Last night I went and saw Eclipse. I'm a fan, what can I say? I've read all of the books, and enjoy the movies (yes, with all the cheesiness that they entail). In any case, thats neither here nor there. I had a thought as they flashed the "please turn off cell phone" message - what would life be like without cell phones? Then I remembered, I spent a good part of my youth without a cell phone and I managed just fine.
Take for example High School, I did just fine without a cell phone freshman year, and that's because I had a pager. A green one to be exact that fit snuggly in my right jean pocket. My best friend Cindy got one, and so that meant that I of course needed one. Pagers are an interesting device. Especially without a cell phone to call anyone back on. We devised a code system to alert the other what was needed of them and whether to in fact locate the nearest phone to call them back. This became a precarious situation when a phone was unable to be located, but we managed.
The other styles of communication we had in high school were of course the regular land line phone apparatus (which was used a lot in high school for late night convos) and of course the note passing in high school. Ah, the note passing. I would spend a good amount of class time (sh don't tell my parents) devising perfectly scripted notes to be passed during period. Sometimes they were in color, sometimes in code, and sometimes included games. But they always contained the most important information regarding who was dating who, what the latest crush did, and what the weekend plans entailed. They were a staple of high school life. So much so that we created "note" books. We in fact simply passed spiral notebooks back and forth. And if we didn't cover the neccesities during the school day, we simply used the land line to call one another that night.
Senior year I was given a hand me down cell phone from my mom. And I received my first ever own cell phone number (which is the same one I have today). I'm trying to recall how often I used that phone, but to be honest, I cannot recall using it very often. There just weren't a lot of people to call on that cell phone, and I had limited minutes, if at all any, and texting just wasn't in the picture then.
(Caveat: My cousins are 12 and 14. I remember when they were 7 and 9 and both had cell phones. And texted. All. the. time. I'm not sure what they were texting. Because at 7 I don't remember there being anything interesting that I had to say, other than what bow I would wear in my hair that day.)
So, I managed to survive high school without a cell phone. But I think it was because I didn't understand how useful the cell phone would become. Let me correct that, how essential the cell phone would become. I can't imagine not having a cell phone now. As I looked around the movie theater last night, I realized that potentially every single person in that theater had a cell phone, and it also appeared that most were looking at something on it at that precise moment, including myself.
There is some criticism of always being accessible, however. It is nice some days to place the cell phone in a corner of my apartment, and not think about answering it. It is, almost, freeing. Take for example the "Chicago incident". Last fall I went to Chicago for the first time ever with a debate - like team I coached at my law school. Imagine me, as the coach, the one who was to be the responsible one, standing in line waiting to board the plane to Chicago realizing that my phone was, in fact, still sitting in my car, in the airport parking lot. Begin freakout. As I weighed the options of how fast I could run to my car, and get back through security to make it to the flight which was already boarding, I realized that I was going to be without a cell phone, in Chicago. At first, I freaked out. How was I going to call my boyfriend? How was I going to stay in touch with all the people I talk to in Houston (keeping in mind that I'm not really a phone talker so that probably wouldn't be an issue)? More importantly, how was I going to be able to check my email 30 times a day, and stay on top of what everyone was doing via facebook? My life was coming to a hault. But then, I got to Chicago, and spent 4 days without my cell phone, and realized that it was in a way freeing. That not having the ability to check my email or stay connected via the internet, was peaceful. And, guess what, I survived. My life did not crumble into a million pieces, I did not cease functioning, and I managed to make my way around Chicago without the help of the handy gps feature on my iPhone. That's not to say that everytime I park to go the airport I don't spend a few minutes making sure that my phone is safely located in my purse, because while it was a freeing experience to be sans phone for a few days, its not one I'd like to repeat any time soon, how's that for dependence?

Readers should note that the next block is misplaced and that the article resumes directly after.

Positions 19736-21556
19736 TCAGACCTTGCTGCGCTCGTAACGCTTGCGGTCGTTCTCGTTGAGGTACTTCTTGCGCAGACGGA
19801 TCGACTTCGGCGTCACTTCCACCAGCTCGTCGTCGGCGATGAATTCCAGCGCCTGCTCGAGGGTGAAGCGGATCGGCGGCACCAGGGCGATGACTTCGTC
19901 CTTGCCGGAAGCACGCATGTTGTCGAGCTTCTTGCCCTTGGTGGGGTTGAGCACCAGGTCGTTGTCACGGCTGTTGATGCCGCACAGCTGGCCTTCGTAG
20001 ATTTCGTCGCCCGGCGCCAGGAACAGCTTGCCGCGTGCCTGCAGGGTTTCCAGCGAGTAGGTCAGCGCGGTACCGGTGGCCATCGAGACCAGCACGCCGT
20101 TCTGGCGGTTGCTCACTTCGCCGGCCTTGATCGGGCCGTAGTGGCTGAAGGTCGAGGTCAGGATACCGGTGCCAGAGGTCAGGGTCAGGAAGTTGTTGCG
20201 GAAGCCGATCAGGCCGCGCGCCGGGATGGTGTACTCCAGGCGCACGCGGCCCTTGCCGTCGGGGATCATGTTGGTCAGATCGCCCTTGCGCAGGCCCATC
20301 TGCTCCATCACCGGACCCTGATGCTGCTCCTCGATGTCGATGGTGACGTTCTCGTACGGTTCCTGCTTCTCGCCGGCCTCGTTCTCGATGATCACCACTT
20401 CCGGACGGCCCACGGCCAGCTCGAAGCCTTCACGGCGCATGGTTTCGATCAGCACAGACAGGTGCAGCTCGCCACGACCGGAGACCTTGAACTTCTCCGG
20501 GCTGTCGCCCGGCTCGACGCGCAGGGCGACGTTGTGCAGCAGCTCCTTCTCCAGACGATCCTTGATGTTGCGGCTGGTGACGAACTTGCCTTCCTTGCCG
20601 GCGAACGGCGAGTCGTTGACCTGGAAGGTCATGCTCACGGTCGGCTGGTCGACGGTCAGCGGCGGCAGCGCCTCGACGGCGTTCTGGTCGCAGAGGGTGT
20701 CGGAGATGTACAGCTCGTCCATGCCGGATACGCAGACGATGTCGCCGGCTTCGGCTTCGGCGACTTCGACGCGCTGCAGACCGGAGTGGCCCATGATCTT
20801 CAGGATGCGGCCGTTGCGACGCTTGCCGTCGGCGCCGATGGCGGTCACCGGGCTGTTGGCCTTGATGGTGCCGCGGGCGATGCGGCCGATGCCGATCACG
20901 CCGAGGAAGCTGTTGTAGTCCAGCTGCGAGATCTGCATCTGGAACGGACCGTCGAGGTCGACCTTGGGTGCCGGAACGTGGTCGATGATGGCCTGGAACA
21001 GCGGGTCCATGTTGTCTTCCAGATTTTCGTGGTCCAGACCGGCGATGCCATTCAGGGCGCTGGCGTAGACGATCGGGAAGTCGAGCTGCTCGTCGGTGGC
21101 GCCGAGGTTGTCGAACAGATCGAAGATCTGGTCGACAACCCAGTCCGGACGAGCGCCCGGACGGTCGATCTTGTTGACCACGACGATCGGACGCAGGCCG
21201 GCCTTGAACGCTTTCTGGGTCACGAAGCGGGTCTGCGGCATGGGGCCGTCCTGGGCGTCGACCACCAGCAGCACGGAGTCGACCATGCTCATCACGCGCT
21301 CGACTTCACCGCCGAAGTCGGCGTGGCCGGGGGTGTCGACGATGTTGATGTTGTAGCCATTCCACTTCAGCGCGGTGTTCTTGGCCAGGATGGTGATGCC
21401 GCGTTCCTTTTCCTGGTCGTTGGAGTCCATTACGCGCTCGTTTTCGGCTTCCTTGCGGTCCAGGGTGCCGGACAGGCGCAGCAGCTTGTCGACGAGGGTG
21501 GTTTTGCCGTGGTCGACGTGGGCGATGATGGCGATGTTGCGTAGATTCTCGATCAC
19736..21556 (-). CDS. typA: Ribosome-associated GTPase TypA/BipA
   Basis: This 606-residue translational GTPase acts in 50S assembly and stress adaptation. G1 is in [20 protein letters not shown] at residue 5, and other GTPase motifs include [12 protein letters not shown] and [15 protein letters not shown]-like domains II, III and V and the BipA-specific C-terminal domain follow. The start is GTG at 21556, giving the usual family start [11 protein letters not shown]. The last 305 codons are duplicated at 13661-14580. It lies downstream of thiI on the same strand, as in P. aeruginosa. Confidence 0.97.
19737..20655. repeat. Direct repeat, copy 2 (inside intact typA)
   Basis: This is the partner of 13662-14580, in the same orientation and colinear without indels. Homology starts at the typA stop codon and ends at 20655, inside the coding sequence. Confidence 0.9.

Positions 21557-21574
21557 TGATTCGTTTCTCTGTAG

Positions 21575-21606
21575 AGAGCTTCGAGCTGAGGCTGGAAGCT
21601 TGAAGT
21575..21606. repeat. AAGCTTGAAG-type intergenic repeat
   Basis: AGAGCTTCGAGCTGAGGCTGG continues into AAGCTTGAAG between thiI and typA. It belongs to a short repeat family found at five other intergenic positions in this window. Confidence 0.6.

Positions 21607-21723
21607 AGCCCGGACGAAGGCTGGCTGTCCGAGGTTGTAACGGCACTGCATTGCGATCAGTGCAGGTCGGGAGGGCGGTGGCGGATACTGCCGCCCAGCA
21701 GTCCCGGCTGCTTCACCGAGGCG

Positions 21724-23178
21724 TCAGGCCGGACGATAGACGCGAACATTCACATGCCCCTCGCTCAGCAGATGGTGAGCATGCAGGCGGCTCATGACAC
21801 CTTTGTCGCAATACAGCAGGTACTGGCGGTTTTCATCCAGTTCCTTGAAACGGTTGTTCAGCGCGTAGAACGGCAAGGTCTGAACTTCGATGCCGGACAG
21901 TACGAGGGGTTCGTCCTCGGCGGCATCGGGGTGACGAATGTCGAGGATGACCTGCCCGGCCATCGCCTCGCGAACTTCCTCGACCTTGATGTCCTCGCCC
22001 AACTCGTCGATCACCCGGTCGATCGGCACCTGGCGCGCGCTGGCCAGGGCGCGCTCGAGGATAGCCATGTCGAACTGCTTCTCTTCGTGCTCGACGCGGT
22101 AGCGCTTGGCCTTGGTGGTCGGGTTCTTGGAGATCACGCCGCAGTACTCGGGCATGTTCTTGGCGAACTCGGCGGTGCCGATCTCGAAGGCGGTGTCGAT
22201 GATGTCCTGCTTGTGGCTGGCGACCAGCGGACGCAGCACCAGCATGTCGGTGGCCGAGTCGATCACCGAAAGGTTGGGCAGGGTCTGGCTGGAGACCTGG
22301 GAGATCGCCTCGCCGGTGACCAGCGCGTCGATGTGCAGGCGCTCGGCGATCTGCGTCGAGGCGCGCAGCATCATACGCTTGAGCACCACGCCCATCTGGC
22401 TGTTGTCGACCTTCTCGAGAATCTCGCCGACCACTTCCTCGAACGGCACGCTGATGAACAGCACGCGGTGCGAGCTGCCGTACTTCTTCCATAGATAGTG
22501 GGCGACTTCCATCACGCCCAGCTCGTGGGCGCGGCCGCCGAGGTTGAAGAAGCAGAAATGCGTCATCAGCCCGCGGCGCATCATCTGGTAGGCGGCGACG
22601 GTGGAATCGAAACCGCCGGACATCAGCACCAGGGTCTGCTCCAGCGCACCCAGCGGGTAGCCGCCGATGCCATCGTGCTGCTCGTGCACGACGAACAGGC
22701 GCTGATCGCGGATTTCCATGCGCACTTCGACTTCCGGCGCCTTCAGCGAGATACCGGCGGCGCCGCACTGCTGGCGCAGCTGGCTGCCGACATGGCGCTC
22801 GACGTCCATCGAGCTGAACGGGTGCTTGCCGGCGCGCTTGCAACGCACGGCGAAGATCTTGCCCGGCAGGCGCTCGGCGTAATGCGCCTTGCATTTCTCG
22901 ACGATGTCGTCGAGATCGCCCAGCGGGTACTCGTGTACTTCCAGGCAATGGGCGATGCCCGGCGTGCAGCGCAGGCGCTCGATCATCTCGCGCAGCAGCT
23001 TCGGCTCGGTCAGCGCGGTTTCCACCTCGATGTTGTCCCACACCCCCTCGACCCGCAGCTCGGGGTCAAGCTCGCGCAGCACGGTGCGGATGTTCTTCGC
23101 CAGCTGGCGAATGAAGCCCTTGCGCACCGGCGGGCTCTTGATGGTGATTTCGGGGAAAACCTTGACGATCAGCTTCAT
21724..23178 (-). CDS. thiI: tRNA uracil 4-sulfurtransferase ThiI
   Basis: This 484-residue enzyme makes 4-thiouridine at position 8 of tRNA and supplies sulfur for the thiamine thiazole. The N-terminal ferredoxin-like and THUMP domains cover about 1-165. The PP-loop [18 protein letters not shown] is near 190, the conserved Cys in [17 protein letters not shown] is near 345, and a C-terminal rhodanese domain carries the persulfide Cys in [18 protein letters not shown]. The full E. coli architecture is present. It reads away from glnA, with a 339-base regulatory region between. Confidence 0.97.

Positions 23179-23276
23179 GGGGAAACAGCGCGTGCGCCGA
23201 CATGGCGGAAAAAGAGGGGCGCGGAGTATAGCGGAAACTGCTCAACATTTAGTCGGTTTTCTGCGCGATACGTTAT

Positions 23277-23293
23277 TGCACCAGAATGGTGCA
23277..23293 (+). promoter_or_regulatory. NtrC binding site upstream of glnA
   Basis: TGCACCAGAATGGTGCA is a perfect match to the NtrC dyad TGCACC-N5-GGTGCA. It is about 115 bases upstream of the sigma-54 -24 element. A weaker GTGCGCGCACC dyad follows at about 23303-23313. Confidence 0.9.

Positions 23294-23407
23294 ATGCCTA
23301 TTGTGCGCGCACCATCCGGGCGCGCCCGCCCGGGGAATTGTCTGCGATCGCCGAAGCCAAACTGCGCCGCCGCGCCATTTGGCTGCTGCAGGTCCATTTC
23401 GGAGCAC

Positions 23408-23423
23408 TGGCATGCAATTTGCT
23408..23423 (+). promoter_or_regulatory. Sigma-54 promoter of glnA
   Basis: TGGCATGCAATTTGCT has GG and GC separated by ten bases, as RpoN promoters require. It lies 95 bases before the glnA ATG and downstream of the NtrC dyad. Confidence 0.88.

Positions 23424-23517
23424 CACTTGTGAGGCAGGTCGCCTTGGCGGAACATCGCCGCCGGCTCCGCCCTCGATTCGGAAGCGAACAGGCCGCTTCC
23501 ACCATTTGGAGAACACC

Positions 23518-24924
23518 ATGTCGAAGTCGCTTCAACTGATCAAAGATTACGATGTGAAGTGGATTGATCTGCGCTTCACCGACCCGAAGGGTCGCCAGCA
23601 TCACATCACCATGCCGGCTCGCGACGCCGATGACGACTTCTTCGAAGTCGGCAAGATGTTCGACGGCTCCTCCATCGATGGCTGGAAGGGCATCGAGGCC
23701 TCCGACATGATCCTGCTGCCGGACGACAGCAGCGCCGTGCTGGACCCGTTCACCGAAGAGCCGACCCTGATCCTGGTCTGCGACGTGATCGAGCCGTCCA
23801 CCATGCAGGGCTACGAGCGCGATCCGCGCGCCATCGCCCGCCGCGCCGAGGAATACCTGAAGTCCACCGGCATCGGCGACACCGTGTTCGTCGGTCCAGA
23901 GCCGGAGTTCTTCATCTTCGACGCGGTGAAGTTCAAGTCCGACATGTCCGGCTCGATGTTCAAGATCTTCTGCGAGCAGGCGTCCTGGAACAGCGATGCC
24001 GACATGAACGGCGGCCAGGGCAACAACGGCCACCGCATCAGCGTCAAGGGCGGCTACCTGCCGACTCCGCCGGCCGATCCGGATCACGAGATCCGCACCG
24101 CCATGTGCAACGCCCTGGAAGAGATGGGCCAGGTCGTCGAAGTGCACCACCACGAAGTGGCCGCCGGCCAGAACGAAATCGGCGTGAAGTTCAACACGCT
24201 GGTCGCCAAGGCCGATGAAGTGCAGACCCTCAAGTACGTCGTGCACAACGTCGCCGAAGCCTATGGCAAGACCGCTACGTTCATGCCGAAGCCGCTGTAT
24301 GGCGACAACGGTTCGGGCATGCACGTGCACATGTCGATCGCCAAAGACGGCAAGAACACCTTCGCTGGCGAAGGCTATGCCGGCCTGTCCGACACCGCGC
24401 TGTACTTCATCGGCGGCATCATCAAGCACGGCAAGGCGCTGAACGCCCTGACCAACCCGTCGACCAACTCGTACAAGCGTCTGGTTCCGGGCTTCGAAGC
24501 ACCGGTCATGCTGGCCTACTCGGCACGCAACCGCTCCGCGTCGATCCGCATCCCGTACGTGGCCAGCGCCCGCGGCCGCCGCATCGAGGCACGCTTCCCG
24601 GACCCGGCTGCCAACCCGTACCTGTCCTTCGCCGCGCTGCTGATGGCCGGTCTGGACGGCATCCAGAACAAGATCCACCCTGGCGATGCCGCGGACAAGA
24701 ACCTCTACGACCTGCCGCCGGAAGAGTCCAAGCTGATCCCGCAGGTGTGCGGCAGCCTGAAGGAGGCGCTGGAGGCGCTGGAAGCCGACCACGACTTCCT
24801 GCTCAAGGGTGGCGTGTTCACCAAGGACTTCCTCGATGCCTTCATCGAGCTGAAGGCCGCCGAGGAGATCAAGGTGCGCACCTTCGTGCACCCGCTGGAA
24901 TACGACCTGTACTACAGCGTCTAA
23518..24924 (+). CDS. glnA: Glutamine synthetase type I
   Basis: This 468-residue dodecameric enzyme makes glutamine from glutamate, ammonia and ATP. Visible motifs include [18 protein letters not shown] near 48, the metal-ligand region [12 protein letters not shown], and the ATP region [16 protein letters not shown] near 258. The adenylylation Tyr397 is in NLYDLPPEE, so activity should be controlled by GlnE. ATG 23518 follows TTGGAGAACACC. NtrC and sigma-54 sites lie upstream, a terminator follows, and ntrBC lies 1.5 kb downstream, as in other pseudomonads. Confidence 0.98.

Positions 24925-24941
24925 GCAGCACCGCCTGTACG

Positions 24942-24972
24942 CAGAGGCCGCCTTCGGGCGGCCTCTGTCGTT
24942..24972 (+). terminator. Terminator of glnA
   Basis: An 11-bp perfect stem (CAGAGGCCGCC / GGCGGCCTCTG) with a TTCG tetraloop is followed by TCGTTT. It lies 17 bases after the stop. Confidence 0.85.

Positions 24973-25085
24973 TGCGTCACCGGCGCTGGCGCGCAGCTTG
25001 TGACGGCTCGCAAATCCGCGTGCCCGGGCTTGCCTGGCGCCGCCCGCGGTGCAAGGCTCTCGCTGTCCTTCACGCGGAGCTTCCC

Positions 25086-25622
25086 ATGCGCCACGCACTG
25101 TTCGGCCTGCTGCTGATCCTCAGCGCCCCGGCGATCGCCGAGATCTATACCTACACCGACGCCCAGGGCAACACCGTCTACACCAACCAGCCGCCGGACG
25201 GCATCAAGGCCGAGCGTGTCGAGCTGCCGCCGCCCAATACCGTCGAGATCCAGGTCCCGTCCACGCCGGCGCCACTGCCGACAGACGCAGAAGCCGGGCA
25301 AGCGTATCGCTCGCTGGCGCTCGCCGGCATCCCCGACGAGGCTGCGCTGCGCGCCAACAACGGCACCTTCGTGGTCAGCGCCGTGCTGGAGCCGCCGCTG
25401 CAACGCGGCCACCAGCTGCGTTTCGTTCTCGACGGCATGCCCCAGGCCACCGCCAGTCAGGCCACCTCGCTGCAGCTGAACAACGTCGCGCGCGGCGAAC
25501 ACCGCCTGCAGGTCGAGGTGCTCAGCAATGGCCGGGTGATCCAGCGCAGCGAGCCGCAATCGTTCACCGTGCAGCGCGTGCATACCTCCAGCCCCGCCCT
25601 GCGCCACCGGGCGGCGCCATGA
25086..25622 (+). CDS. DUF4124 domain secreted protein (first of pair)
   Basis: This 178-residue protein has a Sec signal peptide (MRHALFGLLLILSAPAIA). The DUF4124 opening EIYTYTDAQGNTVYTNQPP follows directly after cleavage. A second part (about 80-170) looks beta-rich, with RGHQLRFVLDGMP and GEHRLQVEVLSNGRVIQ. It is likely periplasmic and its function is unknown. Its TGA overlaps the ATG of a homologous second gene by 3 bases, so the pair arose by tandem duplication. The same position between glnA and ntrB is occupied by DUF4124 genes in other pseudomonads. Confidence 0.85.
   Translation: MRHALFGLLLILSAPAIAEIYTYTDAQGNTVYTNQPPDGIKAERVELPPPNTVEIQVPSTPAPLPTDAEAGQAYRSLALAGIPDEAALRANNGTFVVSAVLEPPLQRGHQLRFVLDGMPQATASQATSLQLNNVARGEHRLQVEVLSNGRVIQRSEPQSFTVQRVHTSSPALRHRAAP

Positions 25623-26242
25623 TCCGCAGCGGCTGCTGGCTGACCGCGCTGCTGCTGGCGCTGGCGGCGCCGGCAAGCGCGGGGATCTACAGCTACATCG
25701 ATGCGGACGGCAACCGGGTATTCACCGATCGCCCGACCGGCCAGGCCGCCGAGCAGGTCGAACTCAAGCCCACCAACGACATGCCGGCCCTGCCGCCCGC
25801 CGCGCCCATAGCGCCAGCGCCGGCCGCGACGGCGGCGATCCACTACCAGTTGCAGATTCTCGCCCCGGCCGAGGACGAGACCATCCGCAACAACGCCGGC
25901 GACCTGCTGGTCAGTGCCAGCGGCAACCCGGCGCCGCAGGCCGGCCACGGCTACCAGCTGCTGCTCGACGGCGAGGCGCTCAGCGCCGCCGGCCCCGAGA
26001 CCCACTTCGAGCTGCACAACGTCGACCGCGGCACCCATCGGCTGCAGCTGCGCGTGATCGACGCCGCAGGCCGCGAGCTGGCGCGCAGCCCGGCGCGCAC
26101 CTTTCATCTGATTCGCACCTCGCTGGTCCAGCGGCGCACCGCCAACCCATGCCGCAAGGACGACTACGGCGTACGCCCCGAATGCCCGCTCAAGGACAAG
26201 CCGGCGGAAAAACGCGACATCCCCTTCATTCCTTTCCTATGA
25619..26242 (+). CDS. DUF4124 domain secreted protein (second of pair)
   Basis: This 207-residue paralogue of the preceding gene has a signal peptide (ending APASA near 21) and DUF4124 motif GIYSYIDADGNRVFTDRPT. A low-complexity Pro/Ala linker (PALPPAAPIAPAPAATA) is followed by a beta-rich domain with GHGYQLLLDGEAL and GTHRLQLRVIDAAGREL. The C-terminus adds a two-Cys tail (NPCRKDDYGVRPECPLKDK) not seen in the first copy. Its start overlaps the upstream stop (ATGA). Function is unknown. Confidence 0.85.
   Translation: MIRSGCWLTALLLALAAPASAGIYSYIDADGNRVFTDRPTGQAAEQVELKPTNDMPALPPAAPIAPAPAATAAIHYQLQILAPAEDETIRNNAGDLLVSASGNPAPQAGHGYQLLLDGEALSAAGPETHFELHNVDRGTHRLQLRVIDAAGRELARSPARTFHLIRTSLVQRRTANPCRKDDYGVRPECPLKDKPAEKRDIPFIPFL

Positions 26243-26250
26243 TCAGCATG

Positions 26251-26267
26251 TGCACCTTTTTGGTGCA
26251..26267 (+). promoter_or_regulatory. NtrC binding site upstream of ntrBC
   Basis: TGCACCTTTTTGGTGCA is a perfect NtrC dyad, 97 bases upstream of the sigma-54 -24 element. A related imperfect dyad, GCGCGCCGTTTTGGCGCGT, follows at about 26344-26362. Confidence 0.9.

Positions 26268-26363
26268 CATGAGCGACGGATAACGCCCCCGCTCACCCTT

So, I guess the point of this story is, life would be entirely too difficult to manage without a cell phone now. But I suppose that's because we are used to having a life with a cell phone, and not because life is actually easier with one. Or, maybe it is?